I'm hoping to keep this entirely within Qt, for simplicity's sake. I seem to remember reading about the ability to tie a programmatic variable to a display element using Designer, but...I can't remember where I saw that, and I'm not figuring it out just by looking at Designer.

  • I would seriously take a look at the Qt State Machine framework (QStateMachine, QState, QAbstractTransition etc). We make heavy use of this framework for modelling and controlling hardware devices. The hierarchical nature of the nested states and transitions maps quite nicely onto physical components or behavioural modes of operation.

    I am thinking that maybe you could use this framework to model your IC and then maybe hook it up to a QGraphicsView/Scene or QML scene for the visualisation aspects.

  • Hey, Zap -

    That does look interesting, and it might be worth a closer look. For my education, though, can we put it aside and go through the same thing we did in the other thread, except making the display of the variables more "graphical?" I'd like to implement something along the lines of what I described above, even if only for the exercise. Besides, this summer, I'll be using Qt for more than a simulator. It will be a genuine GUI, and I need to learn about that.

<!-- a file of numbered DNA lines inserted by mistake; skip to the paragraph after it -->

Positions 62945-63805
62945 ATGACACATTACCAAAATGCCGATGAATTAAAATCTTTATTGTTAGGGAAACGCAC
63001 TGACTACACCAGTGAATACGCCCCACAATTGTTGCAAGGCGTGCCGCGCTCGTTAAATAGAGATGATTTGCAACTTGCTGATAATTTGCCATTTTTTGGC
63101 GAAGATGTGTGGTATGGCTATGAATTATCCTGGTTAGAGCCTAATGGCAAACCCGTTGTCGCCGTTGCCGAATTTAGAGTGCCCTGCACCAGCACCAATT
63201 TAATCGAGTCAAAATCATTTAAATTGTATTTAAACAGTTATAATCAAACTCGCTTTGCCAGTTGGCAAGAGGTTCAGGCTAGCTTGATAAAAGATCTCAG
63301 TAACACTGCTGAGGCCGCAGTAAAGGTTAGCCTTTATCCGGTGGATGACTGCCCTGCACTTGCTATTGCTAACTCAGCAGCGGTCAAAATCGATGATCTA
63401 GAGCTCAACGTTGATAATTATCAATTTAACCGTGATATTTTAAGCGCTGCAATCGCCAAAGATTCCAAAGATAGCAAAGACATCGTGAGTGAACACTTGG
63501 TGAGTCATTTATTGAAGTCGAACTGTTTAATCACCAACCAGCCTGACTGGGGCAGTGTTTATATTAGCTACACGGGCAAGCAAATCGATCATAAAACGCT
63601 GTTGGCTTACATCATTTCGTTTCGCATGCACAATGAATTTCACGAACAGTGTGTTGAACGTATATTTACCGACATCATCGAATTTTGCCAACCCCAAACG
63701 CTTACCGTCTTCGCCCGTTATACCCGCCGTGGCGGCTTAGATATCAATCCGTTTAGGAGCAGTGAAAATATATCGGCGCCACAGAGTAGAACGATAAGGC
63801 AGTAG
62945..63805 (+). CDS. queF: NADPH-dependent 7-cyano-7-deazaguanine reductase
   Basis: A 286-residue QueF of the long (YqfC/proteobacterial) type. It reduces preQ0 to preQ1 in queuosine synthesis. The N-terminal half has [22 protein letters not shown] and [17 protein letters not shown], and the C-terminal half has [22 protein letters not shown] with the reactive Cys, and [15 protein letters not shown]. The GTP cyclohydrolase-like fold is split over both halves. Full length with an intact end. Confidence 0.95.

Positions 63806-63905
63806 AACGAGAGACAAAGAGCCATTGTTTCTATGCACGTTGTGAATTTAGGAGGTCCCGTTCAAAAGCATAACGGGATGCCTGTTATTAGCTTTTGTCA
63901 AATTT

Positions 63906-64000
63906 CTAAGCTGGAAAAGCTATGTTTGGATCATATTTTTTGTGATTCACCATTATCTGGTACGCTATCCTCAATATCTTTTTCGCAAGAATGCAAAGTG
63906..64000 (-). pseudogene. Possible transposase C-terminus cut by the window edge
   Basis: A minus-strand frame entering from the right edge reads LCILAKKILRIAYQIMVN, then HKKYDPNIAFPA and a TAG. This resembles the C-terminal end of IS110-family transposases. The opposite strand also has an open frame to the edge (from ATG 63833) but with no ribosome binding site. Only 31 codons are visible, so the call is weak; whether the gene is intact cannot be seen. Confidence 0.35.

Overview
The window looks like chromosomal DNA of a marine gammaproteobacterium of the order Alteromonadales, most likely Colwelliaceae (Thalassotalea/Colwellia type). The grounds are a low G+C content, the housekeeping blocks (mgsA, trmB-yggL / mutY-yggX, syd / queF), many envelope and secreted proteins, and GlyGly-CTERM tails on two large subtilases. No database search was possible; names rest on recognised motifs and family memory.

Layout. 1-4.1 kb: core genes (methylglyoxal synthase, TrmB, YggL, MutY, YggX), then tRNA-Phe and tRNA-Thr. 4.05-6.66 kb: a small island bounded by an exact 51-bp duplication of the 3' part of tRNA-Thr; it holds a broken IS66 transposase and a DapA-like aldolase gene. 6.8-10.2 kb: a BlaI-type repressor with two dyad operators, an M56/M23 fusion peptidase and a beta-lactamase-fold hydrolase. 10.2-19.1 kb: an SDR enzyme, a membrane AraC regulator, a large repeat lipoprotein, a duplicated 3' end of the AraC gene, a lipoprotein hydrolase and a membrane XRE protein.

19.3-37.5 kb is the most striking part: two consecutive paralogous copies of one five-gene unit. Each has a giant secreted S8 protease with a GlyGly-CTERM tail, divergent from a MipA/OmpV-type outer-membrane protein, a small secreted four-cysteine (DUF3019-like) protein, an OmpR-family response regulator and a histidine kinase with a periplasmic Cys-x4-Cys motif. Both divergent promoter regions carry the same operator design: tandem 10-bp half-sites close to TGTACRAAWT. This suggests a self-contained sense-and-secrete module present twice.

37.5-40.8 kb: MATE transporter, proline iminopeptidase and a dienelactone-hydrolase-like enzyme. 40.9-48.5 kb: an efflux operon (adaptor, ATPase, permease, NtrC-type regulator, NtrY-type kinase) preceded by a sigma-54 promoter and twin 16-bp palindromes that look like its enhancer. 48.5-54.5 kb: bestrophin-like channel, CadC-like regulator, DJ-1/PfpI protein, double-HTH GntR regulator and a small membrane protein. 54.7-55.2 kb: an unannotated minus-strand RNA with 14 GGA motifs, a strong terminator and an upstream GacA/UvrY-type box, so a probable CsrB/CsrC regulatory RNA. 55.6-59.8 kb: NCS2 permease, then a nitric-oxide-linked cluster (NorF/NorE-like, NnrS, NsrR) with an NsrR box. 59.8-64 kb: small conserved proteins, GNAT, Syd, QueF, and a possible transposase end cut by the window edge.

• You mean that you just want to learn how to display the results of your existing calculations in a more graphical way?

    If so, then I would take a look at QGraphicsView or QML. QGraphicsView is purely C++. QML is a new technology with a lot of promise. It is easy to write custom GUIs using QML but you'll need to be prepared to get to grips with exposing C++ objects to the QML side of things.

    NB: QML is actually built on top of QGraphicsView at the moment but this is likely to change in the future.

    I suggest that you have a read up on these two technologies.